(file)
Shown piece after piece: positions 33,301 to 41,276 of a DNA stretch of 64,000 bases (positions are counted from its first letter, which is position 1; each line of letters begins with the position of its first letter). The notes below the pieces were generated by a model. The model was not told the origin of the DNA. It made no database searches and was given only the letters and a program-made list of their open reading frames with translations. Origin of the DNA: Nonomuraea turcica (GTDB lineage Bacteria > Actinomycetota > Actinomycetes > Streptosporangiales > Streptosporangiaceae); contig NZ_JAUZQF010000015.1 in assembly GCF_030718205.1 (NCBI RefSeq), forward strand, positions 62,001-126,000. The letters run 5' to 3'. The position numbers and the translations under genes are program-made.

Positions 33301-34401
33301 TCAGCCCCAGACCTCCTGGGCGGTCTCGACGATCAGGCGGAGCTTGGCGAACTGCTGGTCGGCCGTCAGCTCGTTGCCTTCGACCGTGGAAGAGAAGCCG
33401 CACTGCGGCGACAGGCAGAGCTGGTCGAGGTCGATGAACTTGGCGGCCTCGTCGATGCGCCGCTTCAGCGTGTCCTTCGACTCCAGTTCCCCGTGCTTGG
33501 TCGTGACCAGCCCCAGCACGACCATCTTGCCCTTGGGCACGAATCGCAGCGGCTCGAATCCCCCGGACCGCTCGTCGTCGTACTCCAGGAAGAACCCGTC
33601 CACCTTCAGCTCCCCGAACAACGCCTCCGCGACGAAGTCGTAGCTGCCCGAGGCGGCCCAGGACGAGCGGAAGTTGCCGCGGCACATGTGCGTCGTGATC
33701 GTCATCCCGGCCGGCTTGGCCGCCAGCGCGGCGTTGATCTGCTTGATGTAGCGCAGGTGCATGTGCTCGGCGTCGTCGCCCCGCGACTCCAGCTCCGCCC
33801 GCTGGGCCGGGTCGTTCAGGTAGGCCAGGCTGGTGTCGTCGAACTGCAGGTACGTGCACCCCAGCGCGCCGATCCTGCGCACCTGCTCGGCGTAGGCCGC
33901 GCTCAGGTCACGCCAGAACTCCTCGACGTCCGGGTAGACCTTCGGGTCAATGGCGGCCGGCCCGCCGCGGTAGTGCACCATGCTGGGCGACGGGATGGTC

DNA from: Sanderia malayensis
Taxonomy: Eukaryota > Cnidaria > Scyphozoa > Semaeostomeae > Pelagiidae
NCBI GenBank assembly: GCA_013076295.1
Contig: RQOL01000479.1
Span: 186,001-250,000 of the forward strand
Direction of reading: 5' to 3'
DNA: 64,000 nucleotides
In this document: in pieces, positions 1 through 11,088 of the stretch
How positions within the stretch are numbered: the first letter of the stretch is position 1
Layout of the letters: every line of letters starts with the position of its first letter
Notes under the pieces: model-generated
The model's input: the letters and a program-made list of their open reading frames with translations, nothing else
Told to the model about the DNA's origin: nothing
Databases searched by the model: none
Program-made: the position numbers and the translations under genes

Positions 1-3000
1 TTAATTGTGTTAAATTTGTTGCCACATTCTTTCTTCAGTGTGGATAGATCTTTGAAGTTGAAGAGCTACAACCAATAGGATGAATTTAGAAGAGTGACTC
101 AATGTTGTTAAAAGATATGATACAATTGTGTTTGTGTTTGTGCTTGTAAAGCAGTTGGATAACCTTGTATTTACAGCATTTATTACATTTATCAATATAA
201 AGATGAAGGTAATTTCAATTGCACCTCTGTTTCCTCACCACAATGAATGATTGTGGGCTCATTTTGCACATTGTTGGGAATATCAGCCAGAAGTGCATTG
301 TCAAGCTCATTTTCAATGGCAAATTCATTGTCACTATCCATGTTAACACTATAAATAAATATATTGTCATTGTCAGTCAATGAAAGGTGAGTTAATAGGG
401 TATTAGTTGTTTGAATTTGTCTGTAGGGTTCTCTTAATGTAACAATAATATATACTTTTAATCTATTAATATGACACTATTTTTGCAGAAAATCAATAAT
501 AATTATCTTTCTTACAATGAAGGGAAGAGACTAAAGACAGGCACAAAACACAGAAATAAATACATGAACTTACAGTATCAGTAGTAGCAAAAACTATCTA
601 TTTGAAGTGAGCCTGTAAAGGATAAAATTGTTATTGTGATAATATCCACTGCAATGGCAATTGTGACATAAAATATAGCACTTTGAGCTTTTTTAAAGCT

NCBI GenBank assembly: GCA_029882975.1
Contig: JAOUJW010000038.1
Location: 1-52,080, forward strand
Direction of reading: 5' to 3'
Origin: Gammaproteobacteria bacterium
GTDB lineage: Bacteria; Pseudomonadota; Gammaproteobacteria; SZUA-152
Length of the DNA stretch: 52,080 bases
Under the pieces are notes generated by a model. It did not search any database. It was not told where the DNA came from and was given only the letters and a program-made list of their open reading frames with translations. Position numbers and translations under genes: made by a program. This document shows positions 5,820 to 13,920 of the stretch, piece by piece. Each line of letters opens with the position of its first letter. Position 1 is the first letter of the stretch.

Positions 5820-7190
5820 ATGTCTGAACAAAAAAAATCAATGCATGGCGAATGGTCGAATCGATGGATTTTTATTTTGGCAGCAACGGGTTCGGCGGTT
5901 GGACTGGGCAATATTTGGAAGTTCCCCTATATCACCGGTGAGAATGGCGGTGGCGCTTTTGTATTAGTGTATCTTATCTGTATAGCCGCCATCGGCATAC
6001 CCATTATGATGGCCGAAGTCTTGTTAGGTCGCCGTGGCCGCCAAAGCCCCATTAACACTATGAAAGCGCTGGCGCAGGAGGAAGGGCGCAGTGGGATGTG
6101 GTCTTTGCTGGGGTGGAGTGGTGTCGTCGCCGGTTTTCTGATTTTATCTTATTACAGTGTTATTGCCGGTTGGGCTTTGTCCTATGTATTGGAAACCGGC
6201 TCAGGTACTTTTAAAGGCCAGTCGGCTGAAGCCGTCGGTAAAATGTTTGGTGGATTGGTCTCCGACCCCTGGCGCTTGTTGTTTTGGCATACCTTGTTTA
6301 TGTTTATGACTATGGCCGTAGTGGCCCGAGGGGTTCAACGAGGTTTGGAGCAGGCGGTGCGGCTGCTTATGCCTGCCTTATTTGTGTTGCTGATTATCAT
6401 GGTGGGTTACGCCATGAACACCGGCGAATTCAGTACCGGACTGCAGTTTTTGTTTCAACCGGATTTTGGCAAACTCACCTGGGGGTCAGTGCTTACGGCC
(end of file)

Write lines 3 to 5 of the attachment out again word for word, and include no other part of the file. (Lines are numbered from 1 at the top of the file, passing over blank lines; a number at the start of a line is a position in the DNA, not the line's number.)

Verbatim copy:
33301 TCAGCCCCAGACCTCCTGGGCGGTCTCGACGATCAGGCGGAGCTTGGCGAACTGCTGGTCGGCCGTCAGCTCGTTGCCTTCGACCGTGGAAGAGAAGCCG
33401 CACTGCGGCGACAGGCAGAGCTGGTCGAGGTCGATGAACTTGGCGGCCTCGTCGATGCGCCGCTTCAGCGTGTCCTTCGACTCCAGTTCCCCGTGCTTGG
33501 TCGTGACCAGCCCCAGCACGACCATCTTGCCCTTGGGCACGAATCGCAGCGGCTCGAATCCCCCGGACCGCTCGTCGTCGTACTCCAGGAAGAACCCGTC